Johnson had claimed the NHS is not on the table. When Trump was asked during summer if it is on the table, he made one of his faces to say: duh, obviously.
That looked bad for Borisov so then he said nah, it’s not, but we all know it is and now Corbyn has proved it.
That’s obviously a proxy argument. The point being made is Britain is going to be ripped off by the United States which due to its far bigger size has far bigger bargaining power.
EU would probably want to rip off UK too, with little Britain so finding out what it means to be a small fish among sharks.
That however might offend the sensibilities of “patriots” who’d rather think this is Great Britain, not a little one. Hence the NHS proxy argument for far too big of a theme.
An argument Corbyn is winning. Making us wonder whether we have underestimated him and indeed whether this is a very intelligent man.
We’re not sure Boris is anymore after suspending parliament. Or indeed after seeing his manifesto which contains not a word about business – his constituency – let alone about this space.
A manifesto that suggests a conservative government would move in to limit the power of the judiciary. Something objectionable out of hand.
Not that Corbyn’s manifesto is perfect. He wants to interfere with the media. Another area where playing with fire is a better idea.
A small tax cut from Boris is a safer zone to roam, while a new tax band for those earning more than £80,000 is a smart zone for Corbyn.
Huge investment in infrastructure from blue. Huge investment in everything from red. Gigabit internet from one, free internet completely from the other. More police shouts one. More everything shouts the other. Biggest investment in a century in libraries says one. Well I know the Dewey Decimal system says the other (yeah, we had to google it too).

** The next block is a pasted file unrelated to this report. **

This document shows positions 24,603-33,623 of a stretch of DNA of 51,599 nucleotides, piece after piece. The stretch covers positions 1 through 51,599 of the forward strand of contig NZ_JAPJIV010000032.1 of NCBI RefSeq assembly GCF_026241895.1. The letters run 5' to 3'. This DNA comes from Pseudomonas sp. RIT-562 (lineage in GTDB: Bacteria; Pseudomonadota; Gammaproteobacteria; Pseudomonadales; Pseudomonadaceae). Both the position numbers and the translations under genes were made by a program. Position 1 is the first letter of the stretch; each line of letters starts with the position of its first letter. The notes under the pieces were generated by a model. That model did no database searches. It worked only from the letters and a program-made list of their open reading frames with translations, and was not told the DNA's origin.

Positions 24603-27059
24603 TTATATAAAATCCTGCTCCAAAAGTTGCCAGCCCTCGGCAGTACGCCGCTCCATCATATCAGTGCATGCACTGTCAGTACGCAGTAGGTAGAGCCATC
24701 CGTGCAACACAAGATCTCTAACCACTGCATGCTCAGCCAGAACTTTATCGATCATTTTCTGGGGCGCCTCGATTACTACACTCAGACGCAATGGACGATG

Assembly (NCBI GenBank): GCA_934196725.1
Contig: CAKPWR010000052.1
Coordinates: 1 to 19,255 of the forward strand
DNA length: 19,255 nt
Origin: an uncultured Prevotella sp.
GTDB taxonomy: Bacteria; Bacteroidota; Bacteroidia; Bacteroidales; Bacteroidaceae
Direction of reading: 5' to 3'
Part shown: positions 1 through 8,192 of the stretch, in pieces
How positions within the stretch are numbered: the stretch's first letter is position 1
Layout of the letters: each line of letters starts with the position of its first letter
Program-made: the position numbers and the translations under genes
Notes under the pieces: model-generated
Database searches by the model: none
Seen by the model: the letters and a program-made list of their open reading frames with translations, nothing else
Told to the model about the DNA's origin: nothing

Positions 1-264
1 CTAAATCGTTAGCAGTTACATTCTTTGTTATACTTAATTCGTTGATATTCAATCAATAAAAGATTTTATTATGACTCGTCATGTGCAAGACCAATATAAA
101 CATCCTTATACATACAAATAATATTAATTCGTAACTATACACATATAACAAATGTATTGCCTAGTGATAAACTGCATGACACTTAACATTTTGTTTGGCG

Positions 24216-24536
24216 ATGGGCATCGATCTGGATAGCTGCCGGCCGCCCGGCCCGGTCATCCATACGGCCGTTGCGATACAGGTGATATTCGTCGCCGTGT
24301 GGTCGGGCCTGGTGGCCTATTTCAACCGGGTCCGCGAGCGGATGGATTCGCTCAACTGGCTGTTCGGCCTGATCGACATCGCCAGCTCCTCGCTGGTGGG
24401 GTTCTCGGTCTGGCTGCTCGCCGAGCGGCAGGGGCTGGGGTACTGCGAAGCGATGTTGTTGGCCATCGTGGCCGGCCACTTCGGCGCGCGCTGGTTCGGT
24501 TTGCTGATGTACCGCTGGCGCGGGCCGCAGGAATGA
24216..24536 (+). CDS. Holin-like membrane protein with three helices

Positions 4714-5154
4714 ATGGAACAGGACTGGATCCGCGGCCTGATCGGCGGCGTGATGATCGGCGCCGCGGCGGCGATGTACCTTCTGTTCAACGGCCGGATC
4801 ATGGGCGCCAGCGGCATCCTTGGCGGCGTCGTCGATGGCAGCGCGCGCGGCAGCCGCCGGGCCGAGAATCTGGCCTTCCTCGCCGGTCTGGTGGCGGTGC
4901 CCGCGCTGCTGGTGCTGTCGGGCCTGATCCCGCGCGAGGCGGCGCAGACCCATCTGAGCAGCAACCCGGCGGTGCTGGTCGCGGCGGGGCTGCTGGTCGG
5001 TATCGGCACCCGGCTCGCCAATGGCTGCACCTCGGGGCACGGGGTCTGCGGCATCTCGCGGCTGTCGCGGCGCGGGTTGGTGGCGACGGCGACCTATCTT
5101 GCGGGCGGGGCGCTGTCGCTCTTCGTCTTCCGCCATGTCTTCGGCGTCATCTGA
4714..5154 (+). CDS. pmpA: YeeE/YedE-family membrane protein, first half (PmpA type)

You don’t like Jews! You don’t like Muslims! Grrr. Trump lackey! Communist! Where the Russia dossier? Omergad you gone break up NATO!
Yes, it’s not an election folks. It’s a peaceful revolution. The question is which way, and frankly we remain undecided.
Thankfully there’s still two weeks to go, but both candidates have a strong case to make and whatever the polls say, this can go either way.
Because the country right now is probably looking at both of them and wondering what future Britain will look like. Many of them might make the decision on the day itself. And those that have decided have probably not quite decided for the election has only just began as far as most are concerned.
Where this space is concerned, neither offers much directly. And though you’d think Boris is pro-crypto, we made that mistake with Trump in assuming so too, and thus we are not going to make the same mistake again.
In the absence of any indication Boris is pro-business, let alone pro crypto, there is little reason to not think of the possibility an FCA under Boris might be as friendly as the SEC, meaning not at all.
Likewise while we can assume plenty for Corbyn, it may be the case that because he has to prove himself he turns out to be very pro-business.
That we have to speculate is a problem, bringing us back to that Citizens’ Assembly which is necessary. Corbyn has promised one, albeit limited to constitutional matters, but since it’s a very new thing, obviously you’d start small.
That promise might sway some voters as it is one thing which stands out considerably, and it is one thing that can protect liberties beyond five weeks.
Meaning this is a real election, with real choices, which really matter for who takes charge has the power to decide even war and peace itself.